Pakistani heroin traffickers route illegal shipments bound for China via Tanzania because of stringent Chinese security inspections on imports from Pakistan, Nzowa said.
Tanzanian authorities have become increasingly successful in finding drugs, thanks to information gained from ongoing investigations and new equipment supplied by international partners, he said.
"We have received new technology from the United States where we press a needle with special chemicals for detecting drugs into suspicious luggage and when you take it out, if the bag contains illicit drugs, the needle produces ashes in five seconds," he said.
Tanzania is also partnering with international security organisations to combat drug trafficking globally, according to Christopher Shekiondo, head of the Drug Control Commission.
'Zero tolerance for corruption'
Nonetheless, drug trafficking remains a problem in Tanzania because of complicity from officials, Commissioner of Immigration Services Permits and Passes Dawson Mongi said.
"You cannot fight drugs without defeating corruption in the country," Mongi told Sabahi. "Drugs are tarnishing our image as a country. We have to resolve as a nation to have zero tolerance for corruption."
Addressing concerns that the government is not doing enough on that front, Minister for Home Affairs Emmanuel Nchimbi said the high number of drug-related arrests reflects the government's seriousness in dealing with the problem.
"The government has issued special instructions to arrest anyone connected to this illicit business, regardless of the title, political affiliation and ethnicity," he told Sabahi.
Meanwhile, a new law to fight drug trafficking is being drafted, said William Lukuvi, minister of state in the prime minister's office for policy, co-ordination and national assembly.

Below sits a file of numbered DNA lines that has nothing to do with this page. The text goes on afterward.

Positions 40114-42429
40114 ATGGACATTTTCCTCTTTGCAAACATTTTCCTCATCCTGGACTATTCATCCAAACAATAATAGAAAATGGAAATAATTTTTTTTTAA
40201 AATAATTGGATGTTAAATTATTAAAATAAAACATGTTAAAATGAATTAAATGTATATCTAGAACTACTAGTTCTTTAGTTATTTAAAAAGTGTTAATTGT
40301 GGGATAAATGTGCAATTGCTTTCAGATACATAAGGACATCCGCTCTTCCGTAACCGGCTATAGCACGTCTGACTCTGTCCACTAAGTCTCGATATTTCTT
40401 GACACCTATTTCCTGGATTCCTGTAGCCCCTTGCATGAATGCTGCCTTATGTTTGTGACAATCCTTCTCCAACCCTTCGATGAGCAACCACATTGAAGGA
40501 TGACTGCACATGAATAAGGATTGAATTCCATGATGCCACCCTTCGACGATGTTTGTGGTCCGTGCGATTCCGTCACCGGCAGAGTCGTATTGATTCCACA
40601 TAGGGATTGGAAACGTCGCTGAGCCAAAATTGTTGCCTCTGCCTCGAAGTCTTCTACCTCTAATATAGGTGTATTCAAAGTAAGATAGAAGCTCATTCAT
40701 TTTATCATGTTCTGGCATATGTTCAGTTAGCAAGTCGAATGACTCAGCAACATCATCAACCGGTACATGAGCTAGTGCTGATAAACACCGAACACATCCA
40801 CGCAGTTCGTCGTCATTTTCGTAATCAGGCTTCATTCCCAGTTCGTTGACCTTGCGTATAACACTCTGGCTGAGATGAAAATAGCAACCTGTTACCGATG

"We have come to realise that our laws are a bit lax on drug trafficking. Traffickers are fined 500,000 shillings ($309) for being found in possession of 10 billion ($6.1 million) worth of drugs. This is nothing," Lukuvi said.
"The council of ministers is currently debating the law, and it will come out with severe punishments that will deter people from engaging in this business," he told Sabahi.
Among new ideas being discussed is the establishment of a special court for expediting drug cases.
"Currently, it takes up to seven years to adjudicate a case against a trafficker. By the time the court hears a case, the evidence is sometimes compromised due to poor standards of maintenance of evidence," Lukuvi said. "Therefore, the court ends up acquitting drug dealers on technicalities."
The government also is working on improving facilities where criminal evidence is stored, he said.
"This financial year we have set aside 300 million shillings ($185,000) under the prime minister's office budget for building a special warehouse that will be used to keep evidence once culprits are arrested," he said.